News / Vancouver

Almost 25% of calls to Residential Tenancy Branch are dropped

NDP MLA says Residential Tenancy Branch is underfunded and understaffed after FOI reveals nearly 40,000 dropped calls and 35 minute wait times in 2014-15.

Condos in Vancouver's Yaletown.

Eric Dreger/The Canadian Press

Condos in Vancouver's Yaletown.

A call to the Residential Tenancy Branch is likely to pile on even more frustration for fed up tenants and landlords, documents reveal.

According to the branch’s quarterly activity report, obtained by Vancouver-Point Grey MLA David Eby through Freedom of Information, 24 per cent of calls to the RTB in the 2014-15 fiscal year were abandoned.

In total, the branch counted 39,289 hang-ups during that period.

With an average call wait time that exceeds 34 minutes, Eby isn’t surprised people give up, no matter how dire their predicament at home.

“It’s pretty clear that the systems in place are failing both landlords and tenants,” said Eby. “If they can’t reach someone and they have to hang up, their problems aren’t resolved.”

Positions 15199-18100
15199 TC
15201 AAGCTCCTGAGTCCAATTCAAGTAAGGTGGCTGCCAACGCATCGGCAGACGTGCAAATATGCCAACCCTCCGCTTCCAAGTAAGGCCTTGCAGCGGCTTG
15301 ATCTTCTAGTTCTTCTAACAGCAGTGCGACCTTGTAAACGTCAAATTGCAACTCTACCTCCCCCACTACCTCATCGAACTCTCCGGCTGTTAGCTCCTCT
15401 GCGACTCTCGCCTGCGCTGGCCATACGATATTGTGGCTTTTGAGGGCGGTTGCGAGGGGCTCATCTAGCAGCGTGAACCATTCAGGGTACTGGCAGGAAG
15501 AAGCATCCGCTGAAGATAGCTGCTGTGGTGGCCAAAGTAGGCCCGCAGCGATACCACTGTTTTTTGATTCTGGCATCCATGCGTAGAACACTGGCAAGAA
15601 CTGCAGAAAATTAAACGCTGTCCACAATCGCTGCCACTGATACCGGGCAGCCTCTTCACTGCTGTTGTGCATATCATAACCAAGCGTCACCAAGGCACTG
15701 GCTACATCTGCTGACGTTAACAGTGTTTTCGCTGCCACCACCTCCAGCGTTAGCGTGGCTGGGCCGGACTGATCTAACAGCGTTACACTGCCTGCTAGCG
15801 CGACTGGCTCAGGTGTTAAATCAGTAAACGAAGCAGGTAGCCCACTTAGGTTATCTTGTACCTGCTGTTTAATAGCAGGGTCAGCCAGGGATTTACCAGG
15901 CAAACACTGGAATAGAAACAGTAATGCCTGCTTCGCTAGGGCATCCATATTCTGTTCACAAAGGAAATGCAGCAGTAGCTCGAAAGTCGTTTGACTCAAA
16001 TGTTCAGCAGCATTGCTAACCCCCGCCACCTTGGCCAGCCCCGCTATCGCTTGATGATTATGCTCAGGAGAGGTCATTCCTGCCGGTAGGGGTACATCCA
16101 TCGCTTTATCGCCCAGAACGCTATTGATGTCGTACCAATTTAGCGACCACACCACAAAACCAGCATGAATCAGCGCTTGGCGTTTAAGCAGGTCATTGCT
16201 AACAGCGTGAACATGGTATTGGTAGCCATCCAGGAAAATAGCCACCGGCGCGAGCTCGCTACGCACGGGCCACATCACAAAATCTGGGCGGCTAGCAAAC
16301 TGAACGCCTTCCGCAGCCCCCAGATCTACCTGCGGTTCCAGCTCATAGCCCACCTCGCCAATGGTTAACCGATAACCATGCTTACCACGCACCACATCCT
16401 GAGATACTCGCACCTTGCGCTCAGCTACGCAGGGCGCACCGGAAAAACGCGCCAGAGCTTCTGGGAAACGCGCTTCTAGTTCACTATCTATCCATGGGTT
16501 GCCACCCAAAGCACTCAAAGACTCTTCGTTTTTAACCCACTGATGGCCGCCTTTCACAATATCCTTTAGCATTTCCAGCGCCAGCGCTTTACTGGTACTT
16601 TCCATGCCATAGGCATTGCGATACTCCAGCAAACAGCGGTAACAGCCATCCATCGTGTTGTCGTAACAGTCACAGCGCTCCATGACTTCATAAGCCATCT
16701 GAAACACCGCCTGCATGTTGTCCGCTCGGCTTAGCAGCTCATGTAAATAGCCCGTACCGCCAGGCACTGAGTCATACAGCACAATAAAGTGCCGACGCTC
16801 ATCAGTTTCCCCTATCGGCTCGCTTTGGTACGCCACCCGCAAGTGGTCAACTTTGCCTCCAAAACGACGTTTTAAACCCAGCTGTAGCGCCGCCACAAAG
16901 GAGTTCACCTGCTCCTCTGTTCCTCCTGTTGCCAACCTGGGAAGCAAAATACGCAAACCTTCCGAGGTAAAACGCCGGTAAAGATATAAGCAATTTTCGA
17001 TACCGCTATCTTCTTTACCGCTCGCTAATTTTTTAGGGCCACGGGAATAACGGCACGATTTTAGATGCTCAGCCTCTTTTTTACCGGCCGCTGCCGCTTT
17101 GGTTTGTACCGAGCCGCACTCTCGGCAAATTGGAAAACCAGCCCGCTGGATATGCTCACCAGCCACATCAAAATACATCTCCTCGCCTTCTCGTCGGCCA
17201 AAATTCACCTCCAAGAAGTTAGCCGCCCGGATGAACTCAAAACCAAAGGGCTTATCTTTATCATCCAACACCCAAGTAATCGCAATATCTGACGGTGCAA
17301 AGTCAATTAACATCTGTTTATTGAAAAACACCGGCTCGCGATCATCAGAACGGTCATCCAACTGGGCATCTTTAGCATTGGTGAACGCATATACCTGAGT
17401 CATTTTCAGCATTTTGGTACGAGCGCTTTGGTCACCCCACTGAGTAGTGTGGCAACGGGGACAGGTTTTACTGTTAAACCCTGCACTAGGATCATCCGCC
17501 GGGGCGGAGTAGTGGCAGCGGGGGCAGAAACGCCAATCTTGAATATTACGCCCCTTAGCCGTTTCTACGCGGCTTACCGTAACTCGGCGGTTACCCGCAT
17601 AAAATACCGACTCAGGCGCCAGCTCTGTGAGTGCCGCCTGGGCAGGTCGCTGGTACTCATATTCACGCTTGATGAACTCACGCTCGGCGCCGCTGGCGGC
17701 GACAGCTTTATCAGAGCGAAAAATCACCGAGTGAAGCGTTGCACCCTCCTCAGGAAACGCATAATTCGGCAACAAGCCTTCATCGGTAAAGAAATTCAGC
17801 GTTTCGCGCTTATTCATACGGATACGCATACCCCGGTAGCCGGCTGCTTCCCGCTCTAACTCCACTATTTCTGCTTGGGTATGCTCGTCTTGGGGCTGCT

If callers do manage to get through, the branch can provide both tenants and landlords with advice for resolving disputes and inform parties of their rights on issues like noise complaints, renovictions, sub-standard conditions and rent increases.

The NDP MLA filed the information request because a constituent of his came seeking help in a landlord dispute.

Eby’s office tried calling the RTB repeatedly on behalf of the constituent but weren’t even able to get a busy signal or be placed on hold; the line was simply down.

Direct calls are the most common form of communication people use to contact the branch, according to the activity report.

In a city where rental vacancy rates are below one per cent, Eby said an underfunded and understaffed Residential Tenancy Branch puts vulnerable Vancouver renters at a disadvantage.

“The vacancy rate is so low and there are so few affordable spaces, renters can’t just choose to move and find a better place,” he said.

Not being able to contact the RTB in a timely manner to resolve their issue just prolongs their agony, Eby said.

“It’s a double whammy.”

To make matters worse, the fees to apply for dispute resolution (now $100) and a review hearing ($50) doubled this year.

Between April 2014 and March 2015, the Residential Tenancy Branch received a total of 165,082 calls.

In that period, it received 22,058 applications for dispute resolution and scheduled 17,595 hearings.

The branch’s Burnaby office was the busiest with 19,810 walk-in visits.

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